Romualdez respects petition vs Maharlika fund but insists it’s constitutional
MANILA, Philippines — House Speaker Ferdinand Martin Romualdez has assured the public that the legislative steps taken to create the Maharlika Investment Fund (MIF) were in line with the 1987 Constitution amid a petition seeking to declare the fund unconstitutional.
Romualdez, in a statement on Tuesday, said that he respects the right of individuals to question the legality of laws passed by Congress, as it is part of the democratic processes.
The Speaker said this after Senate Minority Leader Koko Pimentel and three former Bayan Muna representatives filed a petition before the Supreme Court (SC) seeking to stop the MIF rollout.
“We respect the democratic process and the right of every individual to seek legal redress. The House of Representatives, under my leadership, has always prioritized the observance of legislative procedures and adherence to the Constitution,” Romualdez said.
“Regarding the amendments, it is not uncommon for bills to undergo changes as they pass through the legislative mill, but we ensure these are done within the bounds of our Constitution and established procedures,” he added.
About allegations that the bill’s passage was fast-tracked, Romualdez maintains that its certification as urgent was only meant to address the country’s pressing problems.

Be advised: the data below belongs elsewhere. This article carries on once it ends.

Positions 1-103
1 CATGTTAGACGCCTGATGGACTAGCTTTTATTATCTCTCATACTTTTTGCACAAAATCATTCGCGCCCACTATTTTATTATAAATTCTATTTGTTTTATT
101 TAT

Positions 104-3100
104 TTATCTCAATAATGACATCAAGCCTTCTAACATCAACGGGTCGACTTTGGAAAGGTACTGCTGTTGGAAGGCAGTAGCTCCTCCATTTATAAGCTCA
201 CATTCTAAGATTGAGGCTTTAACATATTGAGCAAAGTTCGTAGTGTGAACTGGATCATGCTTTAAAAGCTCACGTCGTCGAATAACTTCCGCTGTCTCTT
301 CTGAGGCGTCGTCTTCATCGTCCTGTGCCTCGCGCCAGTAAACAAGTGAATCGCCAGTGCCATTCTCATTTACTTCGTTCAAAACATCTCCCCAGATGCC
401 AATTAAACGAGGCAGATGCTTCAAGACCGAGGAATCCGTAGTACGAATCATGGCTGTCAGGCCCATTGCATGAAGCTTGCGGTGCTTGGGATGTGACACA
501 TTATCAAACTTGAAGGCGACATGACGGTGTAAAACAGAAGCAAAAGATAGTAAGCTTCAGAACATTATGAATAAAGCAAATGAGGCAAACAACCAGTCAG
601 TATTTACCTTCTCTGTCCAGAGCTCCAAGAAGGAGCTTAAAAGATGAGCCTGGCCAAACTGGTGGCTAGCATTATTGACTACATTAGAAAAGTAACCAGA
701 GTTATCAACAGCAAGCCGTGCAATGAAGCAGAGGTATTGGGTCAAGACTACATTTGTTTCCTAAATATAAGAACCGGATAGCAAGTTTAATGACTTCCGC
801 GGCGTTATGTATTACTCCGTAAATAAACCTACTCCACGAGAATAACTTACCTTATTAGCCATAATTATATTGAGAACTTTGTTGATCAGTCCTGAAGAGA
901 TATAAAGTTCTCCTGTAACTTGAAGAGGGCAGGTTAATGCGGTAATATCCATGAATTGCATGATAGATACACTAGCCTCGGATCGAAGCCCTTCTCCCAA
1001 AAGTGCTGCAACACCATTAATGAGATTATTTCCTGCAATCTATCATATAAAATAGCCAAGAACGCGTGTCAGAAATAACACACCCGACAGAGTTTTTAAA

Romualdez and other proponents of the MIF, the country’s first sovereign wealth fund, claim that it will remove some burden from the country’s limited annual budget for bankrolling big-ticket projects.
“The Maharlika Investment Fund Act was passed with the intention to drive economic growth, address poverty, and create job opportunities for Filipinos. The certification of the bill as urgent was determined with this vision in mind,” the Speaker noted.
“We trust the wisdom of the Supreme Court to evaluate the merits of the petition and to arrive at a just and fair decision. We are prepared to cooperate fully with the Court and to provide any necessary clarifications. In these times, it is more crucial than ever that we focus on what will uplift and benefit the Filipino people. Let us keep the best interests of our nation at heart,” he added.
In their 59-page petition for certiorari and prohibition, Pimentel and former Bayan Muna lawmakers Neri Colmenares, Carlos Zarate, and Ferdinand Gaite claimed that the MIF was rushed and Congress disregarded correct legislative steps under the 1987 Constitution.
Their petition asks for the four steps against the MIF:
- Issuance of a Temporary Restraining Order and/or Preliminary Injunction and/or Status Quo Ante Order to stop the implementation of Republic Act No. 11954
- Giving due course to the petition
- Set oral arguments
- Declare R.A. No. 11954 as unconstitutional and void.
The MIF was signed into law by President Ferdinand Marcos Jr. last July 18. The original version of the bill was filed in the House of Representatives last November 28 but was swiftly approved before Congress adjourned its session last December after Marcos certified the bill as urgent.
In the Senate, the counterpart measure was approved after nine days. Marcos certified the bill as urgent.